The European Aviation Safety Agency (EASA) this week opened public consultation on proposed airworthiness standards for certification of small vertical take-off and landing (VTOL) aircraft.
EASA says this is the first step in a regulatory framework to enable safe operation of air taxi and electric VTOL (eVTOL) aircraft in Europe.
EASA says ‘certification objectives will therefore depend on the type of operation, providing flexibility and proportionally’.
The new standards will apply to person-carrying VTOL aircraft. In its initial version, the requirement will be limited to aircraft with five or fewer passenger seats and a maximum certified take-off mass of 2000 kg or less.
The proposed certification document notes, ‘The unique features of a VTOL aircraft that significantly differentiate them from traditional rotorcraft or aeroplanes and therefore necessitate this dedicated special condition include the fact that:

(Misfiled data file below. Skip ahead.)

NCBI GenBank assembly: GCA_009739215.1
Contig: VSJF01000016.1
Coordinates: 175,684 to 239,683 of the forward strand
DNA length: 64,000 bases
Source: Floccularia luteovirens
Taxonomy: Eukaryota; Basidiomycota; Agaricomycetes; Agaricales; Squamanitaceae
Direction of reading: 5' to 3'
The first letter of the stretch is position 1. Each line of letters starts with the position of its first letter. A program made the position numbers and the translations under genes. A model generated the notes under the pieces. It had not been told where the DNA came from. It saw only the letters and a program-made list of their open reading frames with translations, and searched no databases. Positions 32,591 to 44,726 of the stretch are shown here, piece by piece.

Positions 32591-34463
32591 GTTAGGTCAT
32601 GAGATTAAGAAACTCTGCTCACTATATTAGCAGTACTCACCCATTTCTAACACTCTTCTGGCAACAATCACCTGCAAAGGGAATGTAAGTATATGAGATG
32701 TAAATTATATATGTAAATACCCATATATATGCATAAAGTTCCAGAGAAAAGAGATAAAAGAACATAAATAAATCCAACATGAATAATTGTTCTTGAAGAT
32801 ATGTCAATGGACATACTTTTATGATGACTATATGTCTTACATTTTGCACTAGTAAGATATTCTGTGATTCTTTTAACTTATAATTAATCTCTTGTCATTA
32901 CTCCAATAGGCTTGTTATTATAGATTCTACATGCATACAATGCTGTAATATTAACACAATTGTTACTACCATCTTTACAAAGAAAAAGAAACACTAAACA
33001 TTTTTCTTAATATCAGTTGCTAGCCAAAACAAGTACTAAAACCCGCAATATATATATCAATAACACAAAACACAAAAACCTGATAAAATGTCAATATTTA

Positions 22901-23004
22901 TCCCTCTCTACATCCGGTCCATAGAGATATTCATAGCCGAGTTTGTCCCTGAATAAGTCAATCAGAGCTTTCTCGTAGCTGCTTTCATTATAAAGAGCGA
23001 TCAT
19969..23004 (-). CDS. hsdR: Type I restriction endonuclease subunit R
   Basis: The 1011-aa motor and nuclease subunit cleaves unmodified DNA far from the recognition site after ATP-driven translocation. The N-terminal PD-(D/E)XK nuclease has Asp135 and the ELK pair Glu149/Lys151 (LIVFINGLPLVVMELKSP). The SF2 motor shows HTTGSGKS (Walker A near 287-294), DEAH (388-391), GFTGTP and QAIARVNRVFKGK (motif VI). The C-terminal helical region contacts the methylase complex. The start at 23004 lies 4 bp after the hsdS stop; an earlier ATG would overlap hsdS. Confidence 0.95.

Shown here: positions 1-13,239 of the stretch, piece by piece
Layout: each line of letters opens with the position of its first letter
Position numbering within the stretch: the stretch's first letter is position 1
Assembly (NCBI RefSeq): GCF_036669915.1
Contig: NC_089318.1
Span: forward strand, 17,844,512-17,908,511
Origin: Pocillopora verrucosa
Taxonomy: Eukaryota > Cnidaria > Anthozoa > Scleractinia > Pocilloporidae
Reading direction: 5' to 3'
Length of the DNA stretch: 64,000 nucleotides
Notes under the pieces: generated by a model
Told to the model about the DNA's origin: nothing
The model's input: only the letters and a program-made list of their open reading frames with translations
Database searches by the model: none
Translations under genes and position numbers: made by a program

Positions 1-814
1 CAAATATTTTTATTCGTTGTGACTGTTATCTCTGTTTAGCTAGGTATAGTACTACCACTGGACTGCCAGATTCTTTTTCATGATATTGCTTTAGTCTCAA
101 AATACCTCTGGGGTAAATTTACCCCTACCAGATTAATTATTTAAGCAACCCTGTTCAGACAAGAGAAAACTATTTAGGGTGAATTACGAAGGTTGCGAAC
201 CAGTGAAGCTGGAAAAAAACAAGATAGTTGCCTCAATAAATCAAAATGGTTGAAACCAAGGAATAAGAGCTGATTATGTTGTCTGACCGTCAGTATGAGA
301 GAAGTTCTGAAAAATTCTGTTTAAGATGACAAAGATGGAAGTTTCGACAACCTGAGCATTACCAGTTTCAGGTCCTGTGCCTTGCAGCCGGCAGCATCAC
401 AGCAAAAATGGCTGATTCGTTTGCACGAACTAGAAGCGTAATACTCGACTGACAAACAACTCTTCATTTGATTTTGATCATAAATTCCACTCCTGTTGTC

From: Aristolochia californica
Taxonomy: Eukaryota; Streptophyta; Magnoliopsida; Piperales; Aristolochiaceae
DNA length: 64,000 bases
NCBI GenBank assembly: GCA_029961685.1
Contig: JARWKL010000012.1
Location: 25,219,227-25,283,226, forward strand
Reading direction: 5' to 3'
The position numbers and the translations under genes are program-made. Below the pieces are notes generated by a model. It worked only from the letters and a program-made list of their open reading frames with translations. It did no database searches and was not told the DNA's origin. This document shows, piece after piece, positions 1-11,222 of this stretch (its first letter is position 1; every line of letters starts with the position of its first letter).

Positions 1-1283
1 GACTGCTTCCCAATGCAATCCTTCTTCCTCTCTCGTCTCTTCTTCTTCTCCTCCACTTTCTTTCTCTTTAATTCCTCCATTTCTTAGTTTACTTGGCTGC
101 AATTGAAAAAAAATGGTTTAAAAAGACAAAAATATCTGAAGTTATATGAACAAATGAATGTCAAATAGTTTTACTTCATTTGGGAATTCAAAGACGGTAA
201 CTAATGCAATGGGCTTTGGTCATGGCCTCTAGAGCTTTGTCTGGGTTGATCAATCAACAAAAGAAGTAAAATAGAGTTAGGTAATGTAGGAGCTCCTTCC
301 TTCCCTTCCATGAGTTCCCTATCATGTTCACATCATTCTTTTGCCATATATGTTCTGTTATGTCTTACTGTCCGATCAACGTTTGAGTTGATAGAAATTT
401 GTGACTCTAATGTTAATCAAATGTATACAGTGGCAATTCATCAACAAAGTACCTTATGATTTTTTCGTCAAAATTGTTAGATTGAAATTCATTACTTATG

- Distributed lift/thrust units are used to generate powered lift and control.
- Although hover flight may be possible, the aircraft may not be able to perform an autorotation or a controlled glide in the event of a loss of lift/thrust.’
Areas for certification include mass and centre of gravity, flight envelopes, occupant protection, controllability, structural strength and durability. The document proposes a requirement for flight data and voice recorders. It discusses flotation characteristics, resistance to bird strike, and protection from lightning and high-intensity radiated fields.
EASA says it is ‘engaging with its international partners in order to work together towards achieving common standards’.
The proposal is open for comments until 15 November.